When is a musical not a musical? When it's a "play with songs". You may have spotted this phrase lurking – a touch apologetically? – below the title of new plays from some of British theatre's finest. First came David Greig's Midsummer, a delicious romp-com which had the two leads sling on guitars and sing about hangovers and bondage at climactic moments. The music and lyrics, by Gordon McIntyre of Scottish indie band Ballboy, were printed in the back of the programme, fanzine-style.
Then came Simon Stephens' Marine Parade, an elegiac drama set in an ailing hotel where lovers drift together and apart. This time the songs came courtesy of American Music Club's Mark Eitzel, who performed them with a jazz band from the back of the stage. If the playwrights weren't so fearful of the m-word, you might call them hipster musicals.
There's always been a tension between musical and "serious" theatre, snobberies of lowbrow versus highbrow, jazz hands over hand wringing, box office versus budget. The debate over musicals squeezing dramas out of the West End has become an annual tradition, falling somewhere between panto and al fresco Shakespeare on the theatrical calendar.
Stephens, creator of brutal modern classics Pornography and Punk Rock, had a typical playwright's antipathy to the tits-and-teeth world of show tunes. "The story in musical theatre is simplistic and saccharine, and the music is never as compelling or bold as in the rock'n'roll tradition," he says. Having worked on Marine Parade for four years, though, he came round to some aspects. "While I think there's something pernicious and slightly vile about things like the oeuvre of Andrew Lloyd Webber, there's something magnificent about A Little Night Music."
The boundaries are blurring all over theatreland. Enron had a blinging West End aesthetic, with its singing traders, while Posh had the bibulous Riot Club barbershopping Dizzee Rascal and Wiley between courses. Before that, Black Watch tingled the spine with rousing regimental songs amongst the swearing and gunfire. Even Jerusalem threw in a couple of folk anthems.
None of these is a musical, but they are all plays with music. In Jerusalem and Black Watch, it enhanced the mood, while Posh's plummy grime pointed up the anachronism of 21st-century students cavorting in 18th-century tailcoats. There's nothing new about that; everyone from Aristophanes to Brecht via Shakespeare knew the value of a good tune to delineate character or break the tension. Filter's masterful Brechtian Twelfth Night retooled the play as rock concert, reading Feste's songs as the heart of the revels and not, as so often, an inconvenient sideshow. Enron, similarly turned its drama into a deliberate spectacle. We already knew the ending after all.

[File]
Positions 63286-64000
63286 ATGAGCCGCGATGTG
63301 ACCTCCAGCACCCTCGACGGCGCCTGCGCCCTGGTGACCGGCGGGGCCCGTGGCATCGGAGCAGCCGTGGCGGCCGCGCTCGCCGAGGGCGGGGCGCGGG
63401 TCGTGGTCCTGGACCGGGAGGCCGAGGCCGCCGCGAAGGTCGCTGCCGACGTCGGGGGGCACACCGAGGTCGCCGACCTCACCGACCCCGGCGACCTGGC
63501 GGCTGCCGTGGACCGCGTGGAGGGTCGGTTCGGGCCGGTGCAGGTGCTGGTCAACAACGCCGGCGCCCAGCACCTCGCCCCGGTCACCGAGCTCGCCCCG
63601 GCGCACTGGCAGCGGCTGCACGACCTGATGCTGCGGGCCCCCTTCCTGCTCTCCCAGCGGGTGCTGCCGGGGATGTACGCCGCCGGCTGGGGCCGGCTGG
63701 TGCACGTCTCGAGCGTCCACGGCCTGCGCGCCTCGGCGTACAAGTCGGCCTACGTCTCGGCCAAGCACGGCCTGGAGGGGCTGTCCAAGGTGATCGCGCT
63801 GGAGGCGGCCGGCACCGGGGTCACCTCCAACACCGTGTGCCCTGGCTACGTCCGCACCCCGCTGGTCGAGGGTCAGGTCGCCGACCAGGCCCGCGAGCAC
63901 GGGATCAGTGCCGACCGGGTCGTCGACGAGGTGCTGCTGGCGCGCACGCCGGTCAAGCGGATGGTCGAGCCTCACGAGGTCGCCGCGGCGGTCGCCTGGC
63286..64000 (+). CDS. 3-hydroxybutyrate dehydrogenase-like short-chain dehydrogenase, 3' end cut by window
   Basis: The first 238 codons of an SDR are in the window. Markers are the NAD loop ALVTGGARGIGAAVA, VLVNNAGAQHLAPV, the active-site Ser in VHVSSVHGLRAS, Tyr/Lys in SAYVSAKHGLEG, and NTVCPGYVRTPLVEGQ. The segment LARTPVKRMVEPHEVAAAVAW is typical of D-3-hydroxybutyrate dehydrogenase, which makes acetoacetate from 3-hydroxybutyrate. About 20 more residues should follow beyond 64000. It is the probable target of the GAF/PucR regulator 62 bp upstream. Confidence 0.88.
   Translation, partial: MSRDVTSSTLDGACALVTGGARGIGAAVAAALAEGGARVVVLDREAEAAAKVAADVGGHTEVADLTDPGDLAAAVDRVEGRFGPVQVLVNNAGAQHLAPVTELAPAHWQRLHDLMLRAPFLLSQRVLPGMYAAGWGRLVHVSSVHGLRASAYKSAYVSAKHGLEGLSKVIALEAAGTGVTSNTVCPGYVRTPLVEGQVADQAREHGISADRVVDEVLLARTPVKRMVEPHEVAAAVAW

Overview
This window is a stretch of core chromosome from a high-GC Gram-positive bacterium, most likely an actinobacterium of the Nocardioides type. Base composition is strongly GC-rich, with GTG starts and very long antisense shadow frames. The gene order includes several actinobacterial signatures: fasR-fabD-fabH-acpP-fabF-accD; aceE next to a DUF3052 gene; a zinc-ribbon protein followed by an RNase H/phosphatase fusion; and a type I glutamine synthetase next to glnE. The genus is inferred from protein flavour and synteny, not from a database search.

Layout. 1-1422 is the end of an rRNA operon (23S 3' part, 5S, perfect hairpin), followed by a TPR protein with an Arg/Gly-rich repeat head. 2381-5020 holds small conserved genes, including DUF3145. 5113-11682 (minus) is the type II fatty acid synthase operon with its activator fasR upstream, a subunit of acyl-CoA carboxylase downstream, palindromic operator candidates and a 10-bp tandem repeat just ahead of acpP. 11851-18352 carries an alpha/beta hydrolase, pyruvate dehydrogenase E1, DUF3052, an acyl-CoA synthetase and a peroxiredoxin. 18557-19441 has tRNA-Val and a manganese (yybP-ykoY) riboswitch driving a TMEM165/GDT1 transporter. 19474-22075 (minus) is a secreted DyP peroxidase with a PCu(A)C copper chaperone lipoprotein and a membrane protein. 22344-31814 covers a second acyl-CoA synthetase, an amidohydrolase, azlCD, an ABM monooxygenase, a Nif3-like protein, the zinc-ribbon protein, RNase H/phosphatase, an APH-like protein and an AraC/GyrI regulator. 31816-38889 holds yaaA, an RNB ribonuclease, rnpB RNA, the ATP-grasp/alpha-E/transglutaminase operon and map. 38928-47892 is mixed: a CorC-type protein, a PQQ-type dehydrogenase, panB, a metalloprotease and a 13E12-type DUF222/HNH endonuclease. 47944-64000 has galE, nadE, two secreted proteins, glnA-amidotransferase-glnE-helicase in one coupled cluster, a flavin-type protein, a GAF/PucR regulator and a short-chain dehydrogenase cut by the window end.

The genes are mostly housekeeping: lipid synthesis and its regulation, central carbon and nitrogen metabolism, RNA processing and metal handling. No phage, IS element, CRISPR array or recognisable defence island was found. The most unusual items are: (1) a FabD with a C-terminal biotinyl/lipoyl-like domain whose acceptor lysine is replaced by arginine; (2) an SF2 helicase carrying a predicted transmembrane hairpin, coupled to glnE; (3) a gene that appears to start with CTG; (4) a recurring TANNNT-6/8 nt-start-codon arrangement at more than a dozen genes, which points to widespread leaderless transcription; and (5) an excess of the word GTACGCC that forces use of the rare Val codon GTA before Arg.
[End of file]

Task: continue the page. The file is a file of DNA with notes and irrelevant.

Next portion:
The difference with Stephens and Greig is that the songs are not device or arch, Glee-style theatrics. They reveal the characters' inner lives. The songs, slow-burners rather than rafter-raisers, are there to serve the script and not the other way round. Belting 'em out is banned, yet they evoke the same visceral reactions as the best show-stoppers. "With Midsummer we got a much more emotional reaction than anything I've ever done," says Greig. "When a musical works, it hits you in the heart and the gut."
Plays with songs hit a happy middle ground, then: musicals for people who don't like musicals, plays for people who don't like plays. More than that, they're symptomatic of a cross-pollination where ballet dancers pirouette to pop songs on sets built by sculptors, plays are crossed with art installations and gigs have film backdrops. "We're the first generation of playwrights to have rock'n'roll in our DNA," says Stephens. "It's not about reimagining musical theatre, it's about using the live energy you find at a gig." Clearly, it's time to redraw the boundaries of theatreland – or, better still, scrap them altogether.